The superintendent didn’t flinch when asked how the timing could not be viewed as politically-motivated. McCarthy waited until the McDonald shooting video was about to be released before acting on a Servin case that has been on his desk for two months.

“This is something that the community has been demanding and now, when I do it, you want to say it’s done for a different reason? This is the process. This is the contractual obligation. We have to follow that process. Period,” he said.

Ald. Roderick Sawyer (6th), chairman of the City Council’s Black Caucus, said he doesn’t buy McCarthy’s claim that politics played no role in the timing of Servin’s firing.

“Whoever twisted that arm, thank you. I only know one person who can twist an arm like that in Chicago,”  Sawyer said, in an obvious reference to Emanuel.

“I’m glad McCarthy changed his tune. But I’m disappointed in the statement he made previously and why it took him so long to come around.”

Whether or not the mayor played a role in the timing of Servin’s firing, he agreed with it.

“As a result of Dante Servin’s actions, a young woman who was an innocent bystander lost her life. He does not deserve to wear a police star or to patrol our communities, and [McCarthy’s] decision is the right one for Chicago,” Emanuel was quoted as saying in a statement issued by the mayor’s office.

“Every day, officers across Chicago show their commitment to uphold the values, principles and high expectations we as a city place on them. I saw it as recently as [Tuesday] when we graduated a new class of police officers from the academy, each of who see their role not only as a job but as a calling to serve. And while we must recognize those officers, we must also hold any officer who violates the values and professionalism of our police department accountable.”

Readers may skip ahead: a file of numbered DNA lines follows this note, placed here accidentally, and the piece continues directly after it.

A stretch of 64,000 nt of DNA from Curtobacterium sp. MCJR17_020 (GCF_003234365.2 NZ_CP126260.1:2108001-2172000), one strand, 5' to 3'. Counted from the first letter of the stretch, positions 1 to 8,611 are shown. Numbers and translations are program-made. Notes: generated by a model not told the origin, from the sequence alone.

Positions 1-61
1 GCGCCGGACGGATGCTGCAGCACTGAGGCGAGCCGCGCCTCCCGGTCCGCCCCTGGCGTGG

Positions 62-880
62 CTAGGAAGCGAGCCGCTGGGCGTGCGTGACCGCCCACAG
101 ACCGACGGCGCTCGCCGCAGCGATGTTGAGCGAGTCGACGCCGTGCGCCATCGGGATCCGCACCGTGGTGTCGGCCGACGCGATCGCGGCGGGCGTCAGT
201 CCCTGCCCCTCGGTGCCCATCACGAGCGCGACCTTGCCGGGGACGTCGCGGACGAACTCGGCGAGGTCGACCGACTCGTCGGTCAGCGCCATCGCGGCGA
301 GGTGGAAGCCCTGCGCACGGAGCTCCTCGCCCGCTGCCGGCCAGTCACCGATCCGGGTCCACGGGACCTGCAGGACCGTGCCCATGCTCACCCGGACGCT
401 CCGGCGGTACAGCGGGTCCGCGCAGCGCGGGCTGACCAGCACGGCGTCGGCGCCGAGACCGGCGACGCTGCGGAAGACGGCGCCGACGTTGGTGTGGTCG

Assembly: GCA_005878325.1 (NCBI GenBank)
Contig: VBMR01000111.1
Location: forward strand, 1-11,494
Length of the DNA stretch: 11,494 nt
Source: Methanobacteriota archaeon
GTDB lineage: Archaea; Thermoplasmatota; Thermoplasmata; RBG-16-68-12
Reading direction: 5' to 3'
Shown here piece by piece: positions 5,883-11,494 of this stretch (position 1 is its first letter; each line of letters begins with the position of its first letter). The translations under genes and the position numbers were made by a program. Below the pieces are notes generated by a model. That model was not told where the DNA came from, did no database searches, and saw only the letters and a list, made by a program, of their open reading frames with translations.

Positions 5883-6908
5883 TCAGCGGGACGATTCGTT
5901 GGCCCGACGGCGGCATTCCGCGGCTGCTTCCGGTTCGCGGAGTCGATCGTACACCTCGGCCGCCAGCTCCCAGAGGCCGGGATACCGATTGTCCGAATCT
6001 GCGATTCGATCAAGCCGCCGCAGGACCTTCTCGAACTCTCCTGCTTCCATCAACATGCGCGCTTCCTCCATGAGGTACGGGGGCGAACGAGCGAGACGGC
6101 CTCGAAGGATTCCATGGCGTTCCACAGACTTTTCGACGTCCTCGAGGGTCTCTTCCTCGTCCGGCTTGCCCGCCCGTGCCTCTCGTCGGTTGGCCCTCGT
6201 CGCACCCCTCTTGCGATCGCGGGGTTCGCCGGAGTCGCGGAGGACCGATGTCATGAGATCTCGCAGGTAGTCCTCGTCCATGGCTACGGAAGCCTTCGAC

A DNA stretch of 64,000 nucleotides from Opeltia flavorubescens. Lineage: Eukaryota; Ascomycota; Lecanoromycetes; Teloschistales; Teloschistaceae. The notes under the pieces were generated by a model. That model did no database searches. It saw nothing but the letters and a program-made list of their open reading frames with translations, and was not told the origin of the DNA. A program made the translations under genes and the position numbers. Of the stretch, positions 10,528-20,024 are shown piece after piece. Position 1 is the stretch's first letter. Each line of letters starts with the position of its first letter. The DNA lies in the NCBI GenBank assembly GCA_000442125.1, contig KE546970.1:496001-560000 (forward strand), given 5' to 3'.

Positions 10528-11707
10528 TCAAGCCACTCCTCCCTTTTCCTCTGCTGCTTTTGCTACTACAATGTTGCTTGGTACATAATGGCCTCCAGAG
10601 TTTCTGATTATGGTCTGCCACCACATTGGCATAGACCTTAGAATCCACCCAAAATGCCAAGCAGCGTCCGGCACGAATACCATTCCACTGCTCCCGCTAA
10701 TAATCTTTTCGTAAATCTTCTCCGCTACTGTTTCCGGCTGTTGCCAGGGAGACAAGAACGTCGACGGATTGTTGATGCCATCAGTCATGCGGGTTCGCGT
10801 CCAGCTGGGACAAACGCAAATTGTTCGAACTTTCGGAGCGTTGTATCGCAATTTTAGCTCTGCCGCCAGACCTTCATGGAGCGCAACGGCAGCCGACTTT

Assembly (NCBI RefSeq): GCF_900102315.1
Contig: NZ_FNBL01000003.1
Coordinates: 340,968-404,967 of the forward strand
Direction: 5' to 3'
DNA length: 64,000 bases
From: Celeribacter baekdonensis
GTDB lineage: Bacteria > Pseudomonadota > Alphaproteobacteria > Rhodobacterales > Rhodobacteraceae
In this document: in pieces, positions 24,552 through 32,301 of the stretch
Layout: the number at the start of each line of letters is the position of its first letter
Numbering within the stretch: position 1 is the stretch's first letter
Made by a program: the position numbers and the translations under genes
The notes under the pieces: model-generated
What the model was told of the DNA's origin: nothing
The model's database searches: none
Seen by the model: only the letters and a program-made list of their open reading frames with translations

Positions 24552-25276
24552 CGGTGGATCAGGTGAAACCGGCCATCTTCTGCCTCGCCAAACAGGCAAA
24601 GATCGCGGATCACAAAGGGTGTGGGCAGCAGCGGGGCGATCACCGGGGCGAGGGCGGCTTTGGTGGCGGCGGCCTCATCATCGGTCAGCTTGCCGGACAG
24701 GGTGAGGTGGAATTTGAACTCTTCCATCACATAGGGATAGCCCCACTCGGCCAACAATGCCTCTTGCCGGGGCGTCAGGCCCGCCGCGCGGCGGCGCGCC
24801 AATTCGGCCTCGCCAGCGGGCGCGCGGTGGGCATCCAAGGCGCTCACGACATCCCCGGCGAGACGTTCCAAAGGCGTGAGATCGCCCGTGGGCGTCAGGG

The fatal shooting happened near Servin’s home in Douglas Park as Boyd was walking to the store with a friend behind two men, one of whom she knew from the neighborhood.

That’s when Servin drove past the group in his personal vehicle, asked the men to be quiet and  got a profanity-laced response, according to his attorney, Darren O’Brien.

At that point, Servin claims one of the men, Antonio Cross, pulled a gun from his waistband, pointed it at Servin and ran toward the officer’s car, coming within 2-to-5 feet. No gun was ever found.

In mid-April, a rare directed verdict of acquittal abruptly ended Servin’s trial.

In issuing the stunning ruling, Circuit Court Judge Dennis Porter said pointing a gun at an intended victim and pulling the trigger is an intentional act — not a reckless one. He essentially said Servin should have been charged with murder — not involuntary manslaughter — for firing into a crowd and killing Boyd in March 2012.

During an interview with the Chicago Sun-Times that preceded his second inauguration, Emanuel made it clear that he cringed when he heard McCarthy’s earlier remarks about the case.

“This is one of those things where there are multiple audiences. I know how different audiences heard differing things. I, as mayor, have to be sensitive to all that,” the mayor said then.

“And the time it was said [on the day Baltimore riots erupted] I am sensitive to that. I understand what the superintendent was speaking to and why he felt it was his responsibility to address it. [But] there are many people who heard it—not just the men and women in the Police Department.”